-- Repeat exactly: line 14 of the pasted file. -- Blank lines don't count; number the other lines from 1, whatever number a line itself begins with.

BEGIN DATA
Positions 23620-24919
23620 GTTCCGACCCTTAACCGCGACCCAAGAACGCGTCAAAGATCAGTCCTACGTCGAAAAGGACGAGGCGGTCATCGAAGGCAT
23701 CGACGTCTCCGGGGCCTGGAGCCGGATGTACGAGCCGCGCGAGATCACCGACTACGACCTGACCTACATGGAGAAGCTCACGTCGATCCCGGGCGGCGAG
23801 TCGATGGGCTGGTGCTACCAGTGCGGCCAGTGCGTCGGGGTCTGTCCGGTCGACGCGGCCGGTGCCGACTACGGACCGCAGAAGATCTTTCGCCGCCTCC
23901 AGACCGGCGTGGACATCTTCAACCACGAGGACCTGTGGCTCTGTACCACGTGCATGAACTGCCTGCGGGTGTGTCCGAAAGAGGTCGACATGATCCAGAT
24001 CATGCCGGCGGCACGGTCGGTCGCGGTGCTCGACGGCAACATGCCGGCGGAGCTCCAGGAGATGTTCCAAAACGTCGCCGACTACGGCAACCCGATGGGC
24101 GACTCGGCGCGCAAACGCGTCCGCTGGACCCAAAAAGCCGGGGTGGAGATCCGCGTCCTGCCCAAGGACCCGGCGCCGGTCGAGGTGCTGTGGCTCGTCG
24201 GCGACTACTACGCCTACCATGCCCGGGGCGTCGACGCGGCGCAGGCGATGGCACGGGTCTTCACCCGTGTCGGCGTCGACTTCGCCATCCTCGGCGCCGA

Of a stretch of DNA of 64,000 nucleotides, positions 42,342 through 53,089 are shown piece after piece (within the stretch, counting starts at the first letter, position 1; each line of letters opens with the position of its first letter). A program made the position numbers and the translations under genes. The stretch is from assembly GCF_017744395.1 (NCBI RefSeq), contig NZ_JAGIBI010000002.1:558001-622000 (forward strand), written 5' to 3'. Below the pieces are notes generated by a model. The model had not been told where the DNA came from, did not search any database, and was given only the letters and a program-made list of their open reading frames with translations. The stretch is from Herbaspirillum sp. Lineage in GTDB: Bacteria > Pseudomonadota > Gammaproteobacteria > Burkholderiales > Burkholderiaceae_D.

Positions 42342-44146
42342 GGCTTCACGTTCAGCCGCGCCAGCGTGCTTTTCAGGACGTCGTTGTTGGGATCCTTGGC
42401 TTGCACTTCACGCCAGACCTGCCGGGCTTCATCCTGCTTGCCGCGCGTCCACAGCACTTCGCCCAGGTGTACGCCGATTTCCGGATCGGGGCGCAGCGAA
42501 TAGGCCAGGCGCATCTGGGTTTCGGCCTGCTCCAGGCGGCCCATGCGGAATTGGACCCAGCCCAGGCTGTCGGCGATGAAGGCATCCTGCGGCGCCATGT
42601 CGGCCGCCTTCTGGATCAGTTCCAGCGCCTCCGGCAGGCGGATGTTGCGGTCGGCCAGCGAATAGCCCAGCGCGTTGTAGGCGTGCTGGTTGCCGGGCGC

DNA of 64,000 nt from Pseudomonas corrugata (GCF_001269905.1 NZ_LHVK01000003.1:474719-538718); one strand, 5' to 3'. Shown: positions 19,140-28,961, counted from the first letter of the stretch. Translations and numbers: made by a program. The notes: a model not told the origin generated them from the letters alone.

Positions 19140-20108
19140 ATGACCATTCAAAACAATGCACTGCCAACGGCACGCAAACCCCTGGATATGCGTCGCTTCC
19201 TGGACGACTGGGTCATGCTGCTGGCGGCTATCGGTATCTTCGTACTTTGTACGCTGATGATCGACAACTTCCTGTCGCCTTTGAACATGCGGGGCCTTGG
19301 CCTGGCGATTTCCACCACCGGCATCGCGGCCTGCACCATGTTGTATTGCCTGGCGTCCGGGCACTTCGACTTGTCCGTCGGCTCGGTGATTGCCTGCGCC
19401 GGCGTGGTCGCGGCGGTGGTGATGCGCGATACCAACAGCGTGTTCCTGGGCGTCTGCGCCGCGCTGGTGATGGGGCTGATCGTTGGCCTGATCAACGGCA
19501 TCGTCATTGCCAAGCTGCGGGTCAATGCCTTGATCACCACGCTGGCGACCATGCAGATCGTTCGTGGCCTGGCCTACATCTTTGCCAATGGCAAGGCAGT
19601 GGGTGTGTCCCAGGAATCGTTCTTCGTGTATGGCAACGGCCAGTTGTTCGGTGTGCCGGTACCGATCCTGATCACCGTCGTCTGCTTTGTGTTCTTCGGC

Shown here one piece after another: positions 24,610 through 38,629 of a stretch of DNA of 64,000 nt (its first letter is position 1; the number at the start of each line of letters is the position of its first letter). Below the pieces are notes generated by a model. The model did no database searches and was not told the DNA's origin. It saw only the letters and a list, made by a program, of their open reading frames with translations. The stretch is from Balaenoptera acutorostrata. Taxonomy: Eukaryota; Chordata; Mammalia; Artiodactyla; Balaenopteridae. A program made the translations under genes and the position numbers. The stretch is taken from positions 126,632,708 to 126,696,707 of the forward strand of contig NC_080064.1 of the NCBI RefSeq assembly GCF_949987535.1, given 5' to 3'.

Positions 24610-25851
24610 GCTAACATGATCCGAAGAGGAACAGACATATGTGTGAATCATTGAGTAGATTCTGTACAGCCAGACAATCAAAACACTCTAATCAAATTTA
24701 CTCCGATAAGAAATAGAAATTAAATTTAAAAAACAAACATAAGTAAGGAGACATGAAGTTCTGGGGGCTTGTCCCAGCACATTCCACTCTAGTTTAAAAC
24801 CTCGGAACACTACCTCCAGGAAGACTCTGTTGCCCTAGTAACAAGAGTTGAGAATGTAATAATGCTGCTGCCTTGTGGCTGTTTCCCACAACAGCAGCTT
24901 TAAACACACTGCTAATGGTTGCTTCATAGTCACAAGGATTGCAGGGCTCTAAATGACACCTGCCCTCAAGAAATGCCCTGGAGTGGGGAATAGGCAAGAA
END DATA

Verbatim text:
42601 CGGCCGCCTTCTGGATCAGTTCCAGCGCCTCCGGCAGGCGGATGTTGCGGTCGGCCAGCGAATAGCCCAGCGCGTTGTAGGCGTGCTGGTTGCCGGGCGC